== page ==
Preliminary Hearing


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If you or a family member has been arrested in the Philadelphia area, you are now involved in the Commonwealth of Pennsylvania’s criminal process. Your case will work its way through Pennsylvania’s legal system, proceeding through multiple steps that begin with your preliminary arraignment.

The steps in this process go all the way up through a trial and sentencing. But it is likely your case will not proceed through every level. At any time during this process, your case can be settled.

A preliminary hearing, one of the first steps in the legal process, will be crucial to your case.

What Happens In A Preliminary Hearing

After you are arrested and have gone through a preliminary arraignment, your next step is a preliminary hearing, often called a prelim. This hearing is usually held 3 to 10 days after the preliminary arraignment. It is an adversarial hearing but not a trial.

The preliminary hearing is the most important hearing on your case.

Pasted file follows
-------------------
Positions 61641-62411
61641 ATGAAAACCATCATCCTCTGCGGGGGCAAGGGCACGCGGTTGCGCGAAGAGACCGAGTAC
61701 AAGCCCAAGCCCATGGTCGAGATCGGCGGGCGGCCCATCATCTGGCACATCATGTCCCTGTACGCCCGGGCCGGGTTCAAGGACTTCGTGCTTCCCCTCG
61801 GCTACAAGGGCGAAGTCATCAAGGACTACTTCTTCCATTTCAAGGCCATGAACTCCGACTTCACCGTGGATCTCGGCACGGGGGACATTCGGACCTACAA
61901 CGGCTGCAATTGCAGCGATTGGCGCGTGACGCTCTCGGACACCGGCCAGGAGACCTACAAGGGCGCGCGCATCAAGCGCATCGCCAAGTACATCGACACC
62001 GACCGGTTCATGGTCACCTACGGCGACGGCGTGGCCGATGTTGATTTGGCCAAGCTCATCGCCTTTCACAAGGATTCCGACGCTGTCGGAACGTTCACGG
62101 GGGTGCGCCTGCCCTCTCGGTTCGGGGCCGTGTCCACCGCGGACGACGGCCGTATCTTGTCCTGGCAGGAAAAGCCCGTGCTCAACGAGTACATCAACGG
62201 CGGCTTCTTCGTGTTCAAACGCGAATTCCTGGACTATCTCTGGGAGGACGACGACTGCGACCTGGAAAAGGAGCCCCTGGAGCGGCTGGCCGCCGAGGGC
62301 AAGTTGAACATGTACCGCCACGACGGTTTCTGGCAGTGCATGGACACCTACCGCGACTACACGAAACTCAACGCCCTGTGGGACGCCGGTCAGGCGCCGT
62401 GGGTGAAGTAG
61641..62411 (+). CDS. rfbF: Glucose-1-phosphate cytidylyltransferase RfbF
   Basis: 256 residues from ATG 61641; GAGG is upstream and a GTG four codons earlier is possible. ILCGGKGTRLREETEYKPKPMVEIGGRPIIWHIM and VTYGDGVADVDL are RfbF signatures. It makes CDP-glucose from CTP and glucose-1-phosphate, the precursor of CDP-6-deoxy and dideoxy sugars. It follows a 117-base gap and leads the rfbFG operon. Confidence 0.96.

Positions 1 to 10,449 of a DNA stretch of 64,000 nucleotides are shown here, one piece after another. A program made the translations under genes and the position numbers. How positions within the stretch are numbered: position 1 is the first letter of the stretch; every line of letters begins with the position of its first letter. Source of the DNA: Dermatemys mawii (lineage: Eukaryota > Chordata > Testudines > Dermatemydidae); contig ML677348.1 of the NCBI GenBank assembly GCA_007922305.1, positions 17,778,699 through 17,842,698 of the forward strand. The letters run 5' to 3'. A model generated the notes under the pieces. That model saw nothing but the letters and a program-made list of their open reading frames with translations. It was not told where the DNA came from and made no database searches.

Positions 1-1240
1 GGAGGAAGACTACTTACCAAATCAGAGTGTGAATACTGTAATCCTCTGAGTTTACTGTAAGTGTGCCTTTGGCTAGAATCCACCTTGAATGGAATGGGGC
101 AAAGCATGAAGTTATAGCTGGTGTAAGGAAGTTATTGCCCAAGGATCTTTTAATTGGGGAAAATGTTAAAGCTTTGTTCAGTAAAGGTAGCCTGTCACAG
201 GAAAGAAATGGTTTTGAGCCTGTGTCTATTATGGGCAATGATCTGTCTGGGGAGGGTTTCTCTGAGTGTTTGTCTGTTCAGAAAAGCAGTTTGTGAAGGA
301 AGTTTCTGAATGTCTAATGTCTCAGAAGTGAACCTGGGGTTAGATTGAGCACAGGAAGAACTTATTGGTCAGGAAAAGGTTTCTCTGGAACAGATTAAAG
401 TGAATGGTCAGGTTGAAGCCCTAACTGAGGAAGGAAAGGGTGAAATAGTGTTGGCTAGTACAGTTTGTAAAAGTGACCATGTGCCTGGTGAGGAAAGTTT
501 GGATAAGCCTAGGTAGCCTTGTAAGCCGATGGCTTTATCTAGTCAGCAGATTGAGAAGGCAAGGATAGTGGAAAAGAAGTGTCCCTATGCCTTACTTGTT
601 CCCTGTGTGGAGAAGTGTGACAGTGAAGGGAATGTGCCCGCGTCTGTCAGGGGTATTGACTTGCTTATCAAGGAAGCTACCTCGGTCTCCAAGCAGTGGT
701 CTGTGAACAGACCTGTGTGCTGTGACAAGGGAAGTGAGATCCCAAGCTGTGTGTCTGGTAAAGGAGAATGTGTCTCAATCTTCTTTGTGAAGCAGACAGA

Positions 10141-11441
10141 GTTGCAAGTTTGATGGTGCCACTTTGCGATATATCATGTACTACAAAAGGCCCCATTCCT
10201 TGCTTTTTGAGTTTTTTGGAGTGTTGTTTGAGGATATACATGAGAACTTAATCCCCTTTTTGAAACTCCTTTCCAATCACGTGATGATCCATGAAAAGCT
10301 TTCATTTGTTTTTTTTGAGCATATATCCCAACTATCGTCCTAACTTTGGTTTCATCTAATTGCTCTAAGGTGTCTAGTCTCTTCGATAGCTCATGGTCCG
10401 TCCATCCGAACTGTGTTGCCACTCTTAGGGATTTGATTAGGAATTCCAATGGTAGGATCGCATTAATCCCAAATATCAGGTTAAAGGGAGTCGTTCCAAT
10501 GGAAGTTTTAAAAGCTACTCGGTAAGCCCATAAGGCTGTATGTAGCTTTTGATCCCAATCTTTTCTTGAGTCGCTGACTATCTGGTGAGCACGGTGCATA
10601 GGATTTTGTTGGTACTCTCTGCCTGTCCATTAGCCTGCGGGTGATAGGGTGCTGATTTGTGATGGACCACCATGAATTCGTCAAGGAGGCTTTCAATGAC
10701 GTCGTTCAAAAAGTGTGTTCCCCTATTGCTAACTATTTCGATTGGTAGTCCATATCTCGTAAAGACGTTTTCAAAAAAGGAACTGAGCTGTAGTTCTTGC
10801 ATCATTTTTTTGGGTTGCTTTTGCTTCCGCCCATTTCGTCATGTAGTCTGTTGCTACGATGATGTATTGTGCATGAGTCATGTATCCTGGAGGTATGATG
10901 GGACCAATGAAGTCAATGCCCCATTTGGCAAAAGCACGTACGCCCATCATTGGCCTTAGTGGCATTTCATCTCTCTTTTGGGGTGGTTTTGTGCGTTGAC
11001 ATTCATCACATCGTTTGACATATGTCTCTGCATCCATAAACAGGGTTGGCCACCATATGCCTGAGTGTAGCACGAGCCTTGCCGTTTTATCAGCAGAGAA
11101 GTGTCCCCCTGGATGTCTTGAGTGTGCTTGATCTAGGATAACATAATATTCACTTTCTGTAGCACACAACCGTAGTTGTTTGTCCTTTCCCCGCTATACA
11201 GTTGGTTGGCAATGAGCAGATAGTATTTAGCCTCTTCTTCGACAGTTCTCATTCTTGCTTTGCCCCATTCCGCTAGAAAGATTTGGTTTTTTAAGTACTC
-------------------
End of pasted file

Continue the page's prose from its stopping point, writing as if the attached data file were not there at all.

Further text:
Its purpose is to protect you from unlawful arrest and detention. The Commonwealth of Pennsylvania has the burden of proving a prima facie case — that the crime was committed and that you were probably the one who committed it.

At this part of the process, the Commonwealth does not have to prove their case beyond a reasonable doubt. They simply have to meet a very low burden of proof.

All of the testimony from the Commonwealth’s witnesses will be accepted as the truth no matter how dubious. The defense can’t suppress any evidence.

The judge will not accept a guilty plea at this stage. You will be asked to choose between waiving your rights to a preliminary hearing or holding the hearing.

If you waive your rights, your case will go directly to Common Pleas Court.

If you choose to hold the hearing, the prosecution will present its evidence for each part of the charges against you and call its witnesses.

If the Commonwealth does not meet its burden to prove a prima facie case, your judge will dismiss some or all of the charges.

If they do meet their burden of proof, the judge will schedule an arraignment date for the next step of your case. The case will then go to Common Pleas Court.

It is crucial that your attorney be present with you at your preliminary hearing. Charges against you can be dismissed or they can be dropped in exchange for a hearing waiver.

Questions? Contact us today.

As your case moves through Pennsylvania’s legal system, you need an experienced attorney to defend you. Fienman Defense provides honest communication and gives you the solid guidance you need to avoid severe penalties.